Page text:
Up top, I was riddled with insecurities. I used to worry (below the surface of my swan-like gliding) that it was all a big ego-trip. That my confidence was just arrogance and my entitled ego was now piggy-backing on being a monk or being a teacher.
There was ego, of course, but it was what Reggie calls a “practice ego”
But now I know that ego gets involved in everything anyway. And anyway, it strikes me that at the time there were much more obvious avenues for egomania.
In 2004, I was busy being a TV presenter, an up-and-coming small-screen celebrity. Conventionally speaking, being a face on the telly is much richer ego-fodder than sitting with a few people on a Scottish island and watching the breath. But the TV thread had run its course before it had really taken off. I didn’t like the exposure and vulnerability of ‘fame’. And I loved the experiences I was having as a meditator, so on some level, a deeper thread took over.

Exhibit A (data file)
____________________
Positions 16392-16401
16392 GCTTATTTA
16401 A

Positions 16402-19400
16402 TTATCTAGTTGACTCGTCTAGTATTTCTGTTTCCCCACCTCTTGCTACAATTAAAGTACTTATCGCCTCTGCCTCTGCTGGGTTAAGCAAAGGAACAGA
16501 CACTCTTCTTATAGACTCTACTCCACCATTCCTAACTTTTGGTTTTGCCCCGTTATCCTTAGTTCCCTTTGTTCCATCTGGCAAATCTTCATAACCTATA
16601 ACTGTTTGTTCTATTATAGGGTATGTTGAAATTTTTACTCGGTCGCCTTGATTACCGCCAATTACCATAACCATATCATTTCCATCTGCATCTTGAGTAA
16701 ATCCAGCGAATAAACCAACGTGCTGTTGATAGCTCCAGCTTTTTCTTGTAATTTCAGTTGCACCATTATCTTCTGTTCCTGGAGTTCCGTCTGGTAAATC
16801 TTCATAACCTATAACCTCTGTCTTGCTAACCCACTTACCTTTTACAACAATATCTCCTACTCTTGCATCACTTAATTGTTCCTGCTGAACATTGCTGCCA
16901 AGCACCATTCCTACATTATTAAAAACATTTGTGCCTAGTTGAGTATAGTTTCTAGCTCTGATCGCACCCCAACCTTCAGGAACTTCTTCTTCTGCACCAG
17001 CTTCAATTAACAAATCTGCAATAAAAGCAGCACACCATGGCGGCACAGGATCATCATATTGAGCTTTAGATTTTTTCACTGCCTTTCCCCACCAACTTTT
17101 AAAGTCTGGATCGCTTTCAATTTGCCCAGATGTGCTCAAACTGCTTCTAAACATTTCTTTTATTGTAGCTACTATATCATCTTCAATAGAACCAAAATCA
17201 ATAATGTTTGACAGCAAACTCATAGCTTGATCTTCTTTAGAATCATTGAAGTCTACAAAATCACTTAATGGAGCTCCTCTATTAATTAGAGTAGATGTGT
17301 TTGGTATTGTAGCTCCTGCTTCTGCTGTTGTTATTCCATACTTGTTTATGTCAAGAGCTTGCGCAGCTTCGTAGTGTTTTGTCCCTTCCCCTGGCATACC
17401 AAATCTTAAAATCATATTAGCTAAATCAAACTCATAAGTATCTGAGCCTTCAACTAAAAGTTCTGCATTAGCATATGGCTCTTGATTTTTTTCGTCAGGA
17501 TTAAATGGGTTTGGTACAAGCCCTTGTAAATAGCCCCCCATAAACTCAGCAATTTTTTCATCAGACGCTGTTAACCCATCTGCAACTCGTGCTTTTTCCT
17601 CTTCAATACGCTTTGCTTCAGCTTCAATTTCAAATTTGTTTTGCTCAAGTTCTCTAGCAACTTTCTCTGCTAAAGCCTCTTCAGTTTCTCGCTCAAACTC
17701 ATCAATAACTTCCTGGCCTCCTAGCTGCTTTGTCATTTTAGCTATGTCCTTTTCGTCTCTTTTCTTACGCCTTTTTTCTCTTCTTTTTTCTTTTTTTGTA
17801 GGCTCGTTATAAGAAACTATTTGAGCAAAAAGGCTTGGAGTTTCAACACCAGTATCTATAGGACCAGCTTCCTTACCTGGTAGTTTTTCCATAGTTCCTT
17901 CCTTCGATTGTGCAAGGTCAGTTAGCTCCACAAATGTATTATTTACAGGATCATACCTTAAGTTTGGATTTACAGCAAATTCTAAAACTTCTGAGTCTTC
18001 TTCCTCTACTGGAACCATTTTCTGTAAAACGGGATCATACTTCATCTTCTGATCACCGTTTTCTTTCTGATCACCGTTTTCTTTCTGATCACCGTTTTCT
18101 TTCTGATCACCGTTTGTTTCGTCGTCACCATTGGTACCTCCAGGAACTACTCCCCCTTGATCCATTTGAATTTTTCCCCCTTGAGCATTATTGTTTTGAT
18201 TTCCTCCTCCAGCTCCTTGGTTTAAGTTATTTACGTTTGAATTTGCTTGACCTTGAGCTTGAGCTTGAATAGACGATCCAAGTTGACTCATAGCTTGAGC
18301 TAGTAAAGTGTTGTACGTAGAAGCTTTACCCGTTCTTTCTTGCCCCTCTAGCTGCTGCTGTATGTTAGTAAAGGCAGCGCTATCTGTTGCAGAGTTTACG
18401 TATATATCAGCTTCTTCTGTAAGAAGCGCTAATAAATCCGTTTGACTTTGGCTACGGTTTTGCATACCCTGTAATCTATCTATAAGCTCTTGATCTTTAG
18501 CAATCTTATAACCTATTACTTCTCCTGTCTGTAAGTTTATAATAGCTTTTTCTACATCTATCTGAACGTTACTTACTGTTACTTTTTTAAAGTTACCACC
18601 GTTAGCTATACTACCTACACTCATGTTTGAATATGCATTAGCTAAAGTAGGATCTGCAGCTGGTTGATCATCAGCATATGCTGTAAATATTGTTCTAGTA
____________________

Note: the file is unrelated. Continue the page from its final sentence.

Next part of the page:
There was ego, of course, but it was what Reggie calls a “practice ego”. Silently guiding me, (or perhaps being guided) to a place of greater and greater self-awareness.
Meditation felt like a compelling path. And the desire to teach it emerged as a sort of translucent, half-visible compulsion
In 2004 I didn’t have much of a clue what was going on in my head. I was pre-therapy, pre-Ayahuasca, pre-Bodhisattva Vow. I was still very wrapped up in the double-sided-sticky-tape of my early adulthood. But even in the stickiness of being 30, meditation felt like a compelling path. And the desire to teach it emerged as a sort of translucent, half-visible compulsion.